Untitled Document
"Frieze Art Fair" at Regent's Park in London, October 2011
posted November 03, 2011 at 8:21 PM

I have attended Frieze Art Fair in Regent's Park, London, twice now since moving to the UK two years ago. Last year the throngs of people and odd-looking installations, including a midget-like man about to plunge from a diving board, 75% human size, made me shudder. Is this the direction of contemporary art? Do these types of shows dictate the norm, driving art critiques and collectors alike in certain directions?

This year I tried to go with the most open mind possible, already prepared for the thousands of art groupies of all ages (mainly white and affluent) who would be paying the £27 (approximately $40) entry ticket to wander around, looking for something that means something to them.

This year there were once again throngs of people. This year there were once again the random installations. In one of the Frieze Project installations a dimly lit room had a fish tank in the middle with what I believe were spider crabs and one large crab with a mask attached to it. The crab couldn't move, desperately trying to find its balance. Is this the point of the work of art? Artist Pierre Huyghe, as stated in the Frieze Projects brochure, creates a narrative between players that is not scripted. I moved on, a bit disturbed and unavoidably feeling sorry for the crab, only to catch part of a performance by a woman, dressed in a baggy black jumper, walking around a space with coils and a fenced in area in the middle. Spectators were asked to approach and sit closely. She was saying random things into a microphone and slowly walking around, apparently thinking she was very interesting. Sorry, I didn't write the name of that one down.

A few works caught my attention. A large, round canvas, painted in a dark grey tone with what would seem like an oversized paintbrush that created perfect, rounded swirls, like thick frosting on a delicious cake. There were also some interesting photographs, both in black and white and in colours, oversized, of mysterious figures and moody lighting effects. The prices were in the thousands of pounds. A work by artist Paul Chan, represented by the Greene Naftali Gallery from New York caught my attention as well. The entire wall of the gallery space was covered with old books, painted different colrs with objects attached to them, creating a collage effect. This work was titled Volumes 2011.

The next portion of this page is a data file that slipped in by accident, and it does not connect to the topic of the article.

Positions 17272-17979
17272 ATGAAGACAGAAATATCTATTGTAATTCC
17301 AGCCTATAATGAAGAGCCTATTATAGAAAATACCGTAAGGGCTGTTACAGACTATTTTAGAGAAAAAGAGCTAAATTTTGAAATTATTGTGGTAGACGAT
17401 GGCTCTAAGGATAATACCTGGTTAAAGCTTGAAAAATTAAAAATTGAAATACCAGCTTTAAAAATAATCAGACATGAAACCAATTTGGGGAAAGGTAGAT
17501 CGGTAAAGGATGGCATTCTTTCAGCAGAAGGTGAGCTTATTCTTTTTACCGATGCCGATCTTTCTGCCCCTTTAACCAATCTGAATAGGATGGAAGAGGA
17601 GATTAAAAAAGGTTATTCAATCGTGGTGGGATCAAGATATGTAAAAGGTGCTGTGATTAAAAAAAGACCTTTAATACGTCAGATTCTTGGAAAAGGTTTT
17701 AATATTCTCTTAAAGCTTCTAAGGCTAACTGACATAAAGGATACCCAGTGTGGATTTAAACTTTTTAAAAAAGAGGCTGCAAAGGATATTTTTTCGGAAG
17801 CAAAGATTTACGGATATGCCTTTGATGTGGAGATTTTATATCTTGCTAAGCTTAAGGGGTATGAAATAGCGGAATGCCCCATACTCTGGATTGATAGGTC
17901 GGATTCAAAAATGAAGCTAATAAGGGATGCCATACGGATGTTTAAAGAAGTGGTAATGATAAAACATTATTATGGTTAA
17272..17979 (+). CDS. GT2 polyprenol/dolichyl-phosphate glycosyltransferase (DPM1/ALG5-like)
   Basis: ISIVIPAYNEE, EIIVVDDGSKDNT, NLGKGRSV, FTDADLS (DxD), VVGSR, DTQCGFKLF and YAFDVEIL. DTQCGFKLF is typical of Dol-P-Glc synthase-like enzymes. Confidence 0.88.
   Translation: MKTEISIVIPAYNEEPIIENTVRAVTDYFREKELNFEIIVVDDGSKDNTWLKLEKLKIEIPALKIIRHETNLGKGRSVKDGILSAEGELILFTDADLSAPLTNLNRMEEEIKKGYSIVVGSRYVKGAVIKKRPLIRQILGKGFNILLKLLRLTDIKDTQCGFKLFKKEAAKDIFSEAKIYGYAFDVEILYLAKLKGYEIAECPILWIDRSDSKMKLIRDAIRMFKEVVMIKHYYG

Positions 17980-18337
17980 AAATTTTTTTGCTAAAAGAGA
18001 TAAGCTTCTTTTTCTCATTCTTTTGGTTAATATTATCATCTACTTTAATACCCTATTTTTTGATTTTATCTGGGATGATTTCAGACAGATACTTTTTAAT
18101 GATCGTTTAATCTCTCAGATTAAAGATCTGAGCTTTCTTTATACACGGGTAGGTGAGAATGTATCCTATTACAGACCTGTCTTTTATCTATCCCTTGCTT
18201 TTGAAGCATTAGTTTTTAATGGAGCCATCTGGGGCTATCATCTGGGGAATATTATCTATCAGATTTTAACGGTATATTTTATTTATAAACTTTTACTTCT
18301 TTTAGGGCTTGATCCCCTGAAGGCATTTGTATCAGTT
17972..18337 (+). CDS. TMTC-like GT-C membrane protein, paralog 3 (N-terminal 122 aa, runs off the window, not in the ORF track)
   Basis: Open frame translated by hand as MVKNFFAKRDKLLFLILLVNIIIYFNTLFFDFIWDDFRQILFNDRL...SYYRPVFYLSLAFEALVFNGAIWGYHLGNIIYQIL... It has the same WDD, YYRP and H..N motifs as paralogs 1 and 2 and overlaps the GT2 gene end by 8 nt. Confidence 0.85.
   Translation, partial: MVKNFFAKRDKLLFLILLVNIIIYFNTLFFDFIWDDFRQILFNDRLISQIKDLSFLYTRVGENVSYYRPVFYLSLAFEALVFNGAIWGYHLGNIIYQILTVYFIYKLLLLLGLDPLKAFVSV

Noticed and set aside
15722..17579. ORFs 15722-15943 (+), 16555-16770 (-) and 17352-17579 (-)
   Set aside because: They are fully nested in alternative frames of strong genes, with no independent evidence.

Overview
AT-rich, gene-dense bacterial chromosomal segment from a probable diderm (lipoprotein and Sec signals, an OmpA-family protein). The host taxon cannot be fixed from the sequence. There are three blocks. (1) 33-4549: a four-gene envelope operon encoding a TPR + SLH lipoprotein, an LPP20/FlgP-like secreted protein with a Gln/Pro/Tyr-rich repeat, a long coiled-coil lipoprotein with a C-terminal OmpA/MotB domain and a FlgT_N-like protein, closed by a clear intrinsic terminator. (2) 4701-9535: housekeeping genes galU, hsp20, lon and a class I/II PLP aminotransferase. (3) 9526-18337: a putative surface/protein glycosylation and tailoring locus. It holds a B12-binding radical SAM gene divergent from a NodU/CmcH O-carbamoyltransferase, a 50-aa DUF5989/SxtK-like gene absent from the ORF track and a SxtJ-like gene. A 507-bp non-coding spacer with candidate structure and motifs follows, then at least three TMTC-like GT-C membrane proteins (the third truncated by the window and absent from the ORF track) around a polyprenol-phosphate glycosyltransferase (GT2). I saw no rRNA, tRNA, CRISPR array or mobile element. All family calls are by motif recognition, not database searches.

Galleries from London, Paris, Los Angeles, Madrid, Tel Aviv, Dubai, New York, Beijing, Sao Paolo, Berlin and more, were present. And of course, Tate sets aside funds to acquire works for the Tate Collection every year at Frieze.

Although I feel compelled to go every year and observe what part of the contemporary art world is up to, I could not help leaving the fair, two and a half hours later with a sensation of emptiness and chill. The works these artists are making do not transmit human warmth and are also quite elitist, leaving comprehension only to the artist and those most informed. I was relieved to encounter a Pre-Raphaelite painting on my desktop the next morning, a marriage portrait of a young woman positioned in a window frame, her skin glowing and her eyes twinkling an unknown secret to the viewer. The portrait exudes mystery, passion, disillusion, fear, and perhaps love. I can relate to her.